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Archive - Jan 3, 2018


Cancer Researchers Investigate How Cells Communicate Using Exosomes, with Special Focus on Increased Exosome Production by Glioblastoma Cells After Chemical Stimulation

by Zehui (Lesley) Li. (The following article was authored by Zehui (Lesley) Li (photo), a PhD student in the University of Toledo College of Medicine and Life Sciences Biomedical Science Program. Lesley is studying chemical messengers between cells and how they can potentially be used to treat cancer. Lesley is doing her research in the laboratory of William Maltese, PhD, in the Department of Cancer Biology. Lesley's article first appeared in Toledo’s "The Blade" newspaper on December 31, 2017, and is reprinted here with permission. Lesley’s article from The Blade follows here): Cells are the basic structural units that are used to build all of the organs in your body. A surface membrane surrounds each cell, just as your skin surrounds you. The cell membrane controls the entry and exit of different things, including food and specific molecules that can change the rate of cell growth and division. One way that the cell membrane can bring in other molecules is within small bubble-like structures that pinch off and move inside the cell. Such bubbles are called endosomes (inside cell). Once [formed] inside the cell, each endosome can make even smaller bubbles within it. These smaller bubbles are called intraluminal vesicles (ILVs). These ILVs are so small that they can only be seen using a very high-powered microscope. Scientists have now discovered that endosomes can return to the cell surface, where they fuse back with the cell membrane and release small ILV bubbles outside the cell. Once they leave the cell, the tiny bubbles are called exosomes (outside cell). These exosomes float in your body fluid and eventually attach to other cell membranes and enter the new cell. After they move in, molecules inside of the bubbles will be released into the new cell to affect cell growth and other cell activities.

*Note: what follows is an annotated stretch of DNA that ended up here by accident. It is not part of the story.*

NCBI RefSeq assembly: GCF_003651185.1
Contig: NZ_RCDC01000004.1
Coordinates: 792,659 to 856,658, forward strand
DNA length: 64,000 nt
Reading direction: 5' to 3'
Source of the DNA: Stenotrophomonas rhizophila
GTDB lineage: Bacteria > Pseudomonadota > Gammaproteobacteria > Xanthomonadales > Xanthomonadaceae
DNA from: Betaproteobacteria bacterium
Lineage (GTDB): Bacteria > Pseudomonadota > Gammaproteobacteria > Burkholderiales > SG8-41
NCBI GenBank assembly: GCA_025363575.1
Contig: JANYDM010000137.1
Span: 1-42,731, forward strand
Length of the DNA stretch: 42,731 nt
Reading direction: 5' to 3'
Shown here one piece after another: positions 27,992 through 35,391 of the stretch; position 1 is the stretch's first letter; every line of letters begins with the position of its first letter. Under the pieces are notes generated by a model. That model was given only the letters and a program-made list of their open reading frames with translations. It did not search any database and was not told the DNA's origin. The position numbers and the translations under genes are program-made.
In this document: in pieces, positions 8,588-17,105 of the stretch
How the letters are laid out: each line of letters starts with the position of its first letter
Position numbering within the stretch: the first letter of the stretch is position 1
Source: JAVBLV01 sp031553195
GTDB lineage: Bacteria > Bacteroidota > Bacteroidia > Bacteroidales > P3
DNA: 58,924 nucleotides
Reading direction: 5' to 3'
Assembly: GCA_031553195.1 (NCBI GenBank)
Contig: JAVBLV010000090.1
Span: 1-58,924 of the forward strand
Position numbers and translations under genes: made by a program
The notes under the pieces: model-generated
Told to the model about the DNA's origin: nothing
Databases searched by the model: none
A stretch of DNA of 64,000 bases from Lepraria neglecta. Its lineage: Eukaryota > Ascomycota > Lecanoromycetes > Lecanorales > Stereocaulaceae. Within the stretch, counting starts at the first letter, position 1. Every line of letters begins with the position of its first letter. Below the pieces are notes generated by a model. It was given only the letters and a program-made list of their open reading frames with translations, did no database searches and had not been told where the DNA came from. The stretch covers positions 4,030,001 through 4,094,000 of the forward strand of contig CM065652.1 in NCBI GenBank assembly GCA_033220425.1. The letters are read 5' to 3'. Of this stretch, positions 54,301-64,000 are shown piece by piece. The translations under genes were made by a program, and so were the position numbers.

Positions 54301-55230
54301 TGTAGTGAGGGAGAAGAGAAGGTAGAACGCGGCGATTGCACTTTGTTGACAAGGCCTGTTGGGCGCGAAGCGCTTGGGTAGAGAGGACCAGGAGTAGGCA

New Work Demonstrates Breakdown of Simplest, But Most Widely Used Version of “Kill the Winner” Model to Explain High Levels of Biodiversity, Presents Way to Restore Model’s Explanatory Power

There is remarkable biodiversity in all but the most extreme ecosystems on Earth. When many species are competing for the same finite resource, a theory called “competitive exclusion” suggests one species will outperform the others and drive them to extinction, limiting biodiversity. But this isn't what is actually observed in nature. Theoretical models of population dynamics have not presented a fully satisfactory explanation for what has come to be known as the “diversity paradox.” Now, researchers at the Carl R. Woese Institute for Genomic Biology at the University of Illinois at Urbana-Champaign have shed new light on this fundamental question in ecology, by improving a popular proposed scenario for diversity known as "Kill the Winner." Dr. Chi Xue and Dr. Nigel Goldenfeld (pictured together here), supported by the NASA Astrobiology Institute for Universal Biology, which Dr. Goldenfeld directs, approached the diversity paradox from the perspective of non-equilibrium statistical mechanics. Dr. Goldenfeld and Dr. Xue developed a stochastic model that accounts for multiple factors observed in ecosystems, including competition among species and simultaneous predation on the competing species. Using bacteria and their host-specific viruses as an example, the researchers showed that as the bacteria evolve defenses against the virus, the virus population also evolves to combat the bacteria. This "arms race" leads to diverse populations of both and to boom-bust cycles when a particular species dominates the ecosystem then collapses--the so-called "Kill the Winner" phenomenon. This coevolutionary arms race is sufficient to yield a possible solution to the diversity paradox.